As the founder of European Free Zone, which aspects of free zones do you find might make them more appealing than conventional industry?
KŞ: Our perspective was that free zones are a necessity, and we made the first investments in Thrace; there was a need for free zones in Thrace. I mentioned this to the proper authorities. We found a suitable land, and showed it to them. Then they gave us the license to open the free zone. They know that we have international experience, and have been successful in export and import. We do lots of business with Europe. I opened my first company in Germany, and I have knowledge about the management and investment models in Europe. We trained our workforce, we worked on marketing, but most of all we pleased the clients, and solved their issues. We took those with issues to the correct ministries, to the deputies. We had meetings with them. Our free zone has excelled. We are the first investors in our free zone. We built factories in it. Now 70% is comprised of foreign investment. They were satisfied with our services and brought their partners. Chinese firms referred us to the Chinese firms, Indians to Indians, Germans to Germans. We marketed 95% of our free trade zone. The remaining 5% can be marketed to however the current situation has caused some problems. We need more stability. And some of the areas we need to market are rather small in size. There is high demand and we might open a second free trade zone because the companies have high sales and profits. There are currently more than 200 companies in European Free Zone, most of which are technology companies.
What is the role of European Free Zone in ensuring the growth of technology exports in Thrace?
KŞ: Thrace was home to mostly textiles industry in the past. The other industries were not very powerful here. European Free Zone is home to firms operating in several different industries such as US agricultural machinery firms, a technology firm, FlammAerotec, that builds parts for Airbus, one of the world leaders in polyester films Polyplex, and local firms such as Korozo… These firms all develop technology. Recently, we have aimed to bring more technology-producing companies. We support them and provide them with incentives. We work with the government in this, and have succeeded immensely. We became a region that produces technology, and the companies have interactions with the region – they order goods, produce, and train the workforce. We managed to grow the presence of technology industries in Thrace. It has become a stronghold of technology. We call European Free Trade Zone our Silicon Valley. The project sets a good example. The export volume of Turkey’s free zones has remained fairly stable over the past half decade.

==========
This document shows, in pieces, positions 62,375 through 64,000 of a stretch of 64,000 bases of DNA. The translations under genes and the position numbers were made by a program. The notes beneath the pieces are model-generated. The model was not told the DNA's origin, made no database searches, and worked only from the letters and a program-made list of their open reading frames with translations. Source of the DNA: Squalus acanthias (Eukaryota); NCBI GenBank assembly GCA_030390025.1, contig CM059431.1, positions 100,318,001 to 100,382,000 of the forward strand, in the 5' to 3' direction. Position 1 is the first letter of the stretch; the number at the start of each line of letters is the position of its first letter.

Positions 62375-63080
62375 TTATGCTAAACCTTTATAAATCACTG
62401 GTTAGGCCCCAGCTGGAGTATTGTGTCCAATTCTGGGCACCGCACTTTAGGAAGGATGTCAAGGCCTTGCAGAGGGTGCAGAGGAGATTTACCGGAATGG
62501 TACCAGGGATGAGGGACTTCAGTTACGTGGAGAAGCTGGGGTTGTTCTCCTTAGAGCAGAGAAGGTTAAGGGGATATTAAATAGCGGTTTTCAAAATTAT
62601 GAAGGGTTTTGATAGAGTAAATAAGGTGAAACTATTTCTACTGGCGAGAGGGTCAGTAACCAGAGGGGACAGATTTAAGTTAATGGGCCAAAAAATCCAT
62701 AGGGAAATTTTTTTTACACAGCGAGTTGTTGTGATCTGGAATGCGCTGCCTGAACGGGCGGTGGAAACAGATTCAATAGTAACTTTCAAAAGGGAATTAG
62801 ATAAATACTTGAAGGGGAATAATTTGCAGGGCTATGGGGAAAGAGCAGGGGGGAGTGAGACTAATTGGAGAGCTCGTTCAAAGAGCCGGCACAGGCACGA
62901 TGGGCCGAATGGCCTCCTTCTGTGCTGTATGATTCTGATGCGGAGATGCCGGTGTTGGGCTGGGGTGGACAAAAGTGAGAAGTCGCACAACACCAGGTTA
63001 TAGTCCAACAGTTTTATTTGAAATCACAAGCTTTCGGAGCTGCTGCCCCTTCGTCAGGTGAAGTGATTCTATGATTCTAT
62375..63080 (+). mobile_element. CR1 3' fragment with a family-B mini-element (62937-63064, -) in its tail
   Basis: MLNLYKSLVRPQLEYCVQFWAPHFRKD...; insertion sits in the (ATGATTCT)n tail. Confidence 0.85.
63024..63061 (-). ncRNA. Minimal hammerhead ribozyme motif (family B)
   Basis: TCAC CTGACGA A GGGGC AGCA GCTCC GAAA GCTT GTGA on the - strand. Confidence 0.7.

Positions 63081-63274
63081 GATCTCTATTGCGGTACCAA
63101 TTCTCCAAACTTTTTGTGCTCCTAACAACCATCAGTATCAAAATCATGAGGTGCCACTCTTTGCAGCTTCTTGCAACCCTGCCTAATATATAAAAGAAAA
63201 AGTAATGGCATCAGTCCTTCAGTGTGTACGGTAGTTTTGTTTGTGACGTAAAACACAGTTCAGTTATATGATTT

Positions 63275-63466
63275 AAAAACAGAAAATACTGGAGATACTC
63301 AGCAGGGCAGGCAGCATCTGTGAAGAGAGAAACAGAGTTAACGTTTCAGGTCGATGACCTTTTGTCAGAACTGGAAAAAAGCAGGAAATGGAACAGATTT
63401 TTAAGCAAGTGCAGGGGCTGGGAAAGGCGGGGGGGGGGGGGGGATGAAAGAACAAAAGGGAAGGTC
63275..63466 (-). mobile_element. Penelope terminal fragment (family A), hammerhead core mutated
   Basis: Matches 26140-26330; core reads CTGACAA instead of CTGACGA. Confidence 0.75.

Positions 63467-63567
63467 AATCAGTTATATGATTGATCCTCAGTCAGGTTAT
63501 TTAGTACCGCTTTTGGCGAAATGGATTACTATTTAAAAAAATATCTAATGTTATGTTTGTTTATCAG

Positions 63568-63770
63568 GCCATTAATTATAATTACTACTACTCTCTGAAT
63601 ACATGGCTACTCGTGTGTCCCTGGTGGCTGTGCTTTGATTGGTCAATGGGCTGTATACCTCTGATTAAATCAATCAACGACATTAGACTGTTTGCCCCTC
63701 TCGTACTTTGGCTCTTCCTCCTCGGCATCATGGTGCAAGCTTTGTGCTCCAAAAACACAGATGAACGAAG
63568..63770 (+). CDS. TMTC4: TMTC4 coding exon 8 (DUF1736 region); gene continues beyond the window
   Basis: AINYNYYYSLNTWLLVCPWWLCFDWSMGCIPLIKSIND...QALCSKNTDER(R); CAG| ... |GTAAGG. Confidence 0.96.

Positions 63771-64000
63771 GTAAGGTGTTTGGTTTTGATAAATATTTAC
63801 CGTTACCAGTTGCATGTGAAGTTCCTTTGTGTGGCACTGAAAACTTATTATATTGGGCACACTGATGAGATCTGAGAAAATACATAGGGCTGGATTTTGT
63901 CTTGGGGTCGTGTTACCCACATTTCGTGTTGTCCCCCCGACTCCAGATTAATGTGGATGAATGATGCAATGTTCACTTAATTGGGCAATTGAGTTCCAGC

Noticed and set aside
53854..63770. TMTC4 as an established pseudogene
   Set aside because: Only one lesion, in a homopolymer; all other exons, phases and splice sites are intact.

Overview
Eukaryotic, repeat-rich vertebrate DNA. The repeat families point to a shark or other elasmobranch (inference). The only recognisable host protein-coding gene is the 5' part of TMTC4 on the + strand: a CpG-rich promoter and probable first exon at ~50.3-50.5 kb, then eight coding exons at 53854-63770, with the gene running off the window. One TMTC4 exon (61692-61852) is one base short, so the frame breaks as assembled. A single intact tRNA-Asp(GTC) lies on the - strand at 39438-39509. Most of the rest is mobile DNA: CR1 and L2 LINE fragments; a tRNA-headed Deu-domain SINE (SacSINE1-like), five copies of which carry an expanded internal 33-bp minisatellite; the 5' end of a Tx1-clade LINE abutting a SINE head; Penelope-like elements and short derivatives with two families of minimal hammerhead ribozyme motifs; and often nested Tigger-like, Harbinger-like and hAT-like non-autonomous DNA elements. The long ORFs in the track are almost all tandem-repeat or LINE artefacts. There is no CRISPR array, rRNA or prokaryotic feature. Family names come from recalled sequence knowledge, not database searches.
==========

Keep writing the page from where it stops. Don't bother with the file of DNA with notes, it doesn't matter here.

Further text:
What steps can Avrupa Free Zone take to increase its annual export volume going forward?
ZA: Unfortunately, for the past five years, the trade volume in free zones in Turkey has not much surpassed $20 billion. Our aim is to increase it to $25 billion first and $30 to $40 billion dollars in the next five years. What are we doing to increase trade volume? First of all, we want to bring in new investors. By investors I mean production-related companies manufacturing goods for export. Our marketing department at European Free Zone actively works towards this aim. As you can see, our marketing team is not here
because they are in Japan to give seminars to 50 Japanese investors. We gave seminars in South Korea and India last year and we drew investors to our free zone. We visit investors personally to bring greenfield investors here to increase our volume of export. Besides that, we have projects to commercialise newly acquired fields. We find investors for these lands, which also increases our total volume of trade.